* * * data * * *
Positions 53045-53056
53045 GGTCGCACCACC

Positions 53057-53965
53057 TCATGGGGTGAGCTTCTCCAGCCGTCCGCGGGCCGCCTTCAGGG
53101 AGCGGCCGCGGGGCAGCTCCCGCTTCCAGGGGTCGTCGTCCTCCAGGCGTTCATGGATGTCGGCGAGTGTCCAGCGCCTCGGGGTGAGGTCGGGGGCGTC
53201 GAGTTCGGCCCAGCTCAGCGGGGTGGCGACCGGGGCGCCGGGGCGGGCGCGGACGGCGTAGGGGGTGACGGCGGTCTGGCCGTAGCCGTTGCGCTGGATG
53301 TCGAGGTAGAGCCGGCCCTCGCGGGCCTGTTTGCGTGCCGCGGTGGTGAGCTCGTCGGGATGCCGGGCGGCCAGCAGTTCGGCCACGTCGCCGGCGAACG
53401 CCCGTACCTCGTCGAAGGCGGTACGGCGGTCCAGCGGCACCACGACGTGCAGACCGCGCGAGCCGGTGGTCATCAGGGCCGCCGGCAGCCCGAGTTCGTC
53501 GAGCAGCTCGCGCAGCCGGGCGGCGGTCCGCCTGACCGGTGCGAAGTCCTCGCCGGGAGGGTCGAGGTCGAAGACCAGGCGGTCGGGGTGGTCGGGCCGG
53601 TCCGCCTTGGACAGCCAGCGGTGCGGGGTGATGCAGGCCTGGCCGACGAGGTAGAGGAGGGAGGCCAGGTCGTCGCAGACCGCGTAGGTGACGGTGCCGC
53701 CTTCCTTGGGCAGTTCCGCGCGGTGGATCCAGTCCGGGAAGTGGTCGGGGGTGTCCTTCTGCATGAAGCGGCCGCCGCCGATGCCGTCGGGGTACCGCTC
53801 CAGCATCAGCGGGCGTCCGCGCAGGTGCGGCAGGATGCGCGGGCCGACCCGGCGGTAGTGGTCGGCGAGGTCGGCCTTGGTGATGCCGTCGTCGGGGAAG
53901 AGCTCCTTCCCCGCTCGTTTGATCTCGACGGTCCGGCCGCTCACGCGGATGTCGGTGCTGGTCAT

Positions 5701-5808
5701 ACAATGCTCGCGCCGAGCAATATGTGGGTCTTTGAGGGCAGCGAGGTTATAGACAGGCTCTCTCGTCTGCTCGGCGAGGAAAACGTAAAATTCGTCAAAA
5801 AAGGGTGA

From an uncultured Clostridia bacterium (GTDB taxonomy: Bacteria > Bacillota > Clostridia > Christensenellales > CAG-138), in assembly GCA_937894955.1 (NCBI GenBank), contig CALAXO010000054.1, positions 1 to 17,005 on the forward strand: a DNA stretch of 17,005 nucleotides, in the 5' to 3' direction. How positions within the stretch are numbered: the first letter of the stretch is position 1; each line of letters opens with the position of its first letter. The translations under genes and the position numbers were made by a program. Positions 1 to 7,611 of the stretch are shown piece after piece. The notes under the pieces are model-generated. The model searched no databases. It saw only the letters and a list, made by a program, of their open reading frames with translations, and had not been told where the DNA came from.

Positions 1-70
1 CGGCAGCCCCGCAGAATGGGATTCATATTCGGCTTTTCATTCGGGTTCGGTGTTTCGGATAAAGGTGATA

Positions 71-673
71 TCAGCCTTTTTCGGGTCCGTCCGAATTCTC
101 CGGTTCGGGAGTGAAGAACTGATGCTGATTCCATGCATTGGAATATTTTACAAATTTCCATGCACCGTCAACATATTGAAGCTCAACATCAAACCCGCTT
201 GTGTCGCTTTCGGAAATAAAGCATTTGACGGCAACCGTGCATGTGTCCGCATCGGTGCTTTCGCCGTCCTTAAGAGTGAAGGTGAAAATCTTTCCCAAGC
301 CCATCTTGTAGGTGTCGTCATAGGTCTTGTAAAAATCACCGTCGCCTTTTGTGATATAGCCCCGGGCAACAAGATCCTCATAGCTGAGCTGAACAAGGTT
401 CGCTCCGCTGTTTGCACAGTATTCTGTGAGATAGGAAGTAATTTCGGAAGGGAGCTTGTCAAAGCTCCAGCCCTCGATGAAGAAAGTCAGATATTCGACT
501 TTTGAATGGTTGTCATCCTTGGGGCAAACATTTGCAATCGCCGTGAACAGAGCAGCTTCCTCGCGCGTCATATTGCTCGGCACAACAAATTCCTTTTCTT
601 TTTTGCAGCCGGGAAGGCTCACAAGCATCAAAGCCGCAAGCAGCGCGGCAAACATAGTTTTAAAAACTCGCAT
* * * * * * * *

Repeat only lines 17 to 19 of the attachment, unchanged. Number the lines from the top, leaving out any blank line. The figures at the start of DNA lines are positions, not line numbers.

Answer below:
From an uncultured Clostridia bacterium (GTDB taxonomy: Bacteria > Bacillota > Clostridia > Christensenellales > CAG-138), in assembly GCA_937894955.1 (NCBI GenBank), contig CALAXO010000054.1, positions 1 to 17,005 on the forward strand: a DNA stretch of 17,005 nucleotides, in the 5' to 3' direction. How positions within the stretch are numbered: the first letter of the stretch is position 1; each line of letters opens with the position of its first letter. The translations under genes and the position numbers were made by a program. Positions 1 to 7,611 of the stretch are shown piece after piece. The notes under the pieces are model-generated. The model searched no databases. It saw only the letters and a list, made by a program, of their open reading frames with translations, and had not been told where the DNA came from.

Positions 1-70
1 CGGCAGCCCCGCAGAATGGGATTCATATTCGGCTTTTCATTCGGGTTCGGTGTTTCGGATAAAGGTGATA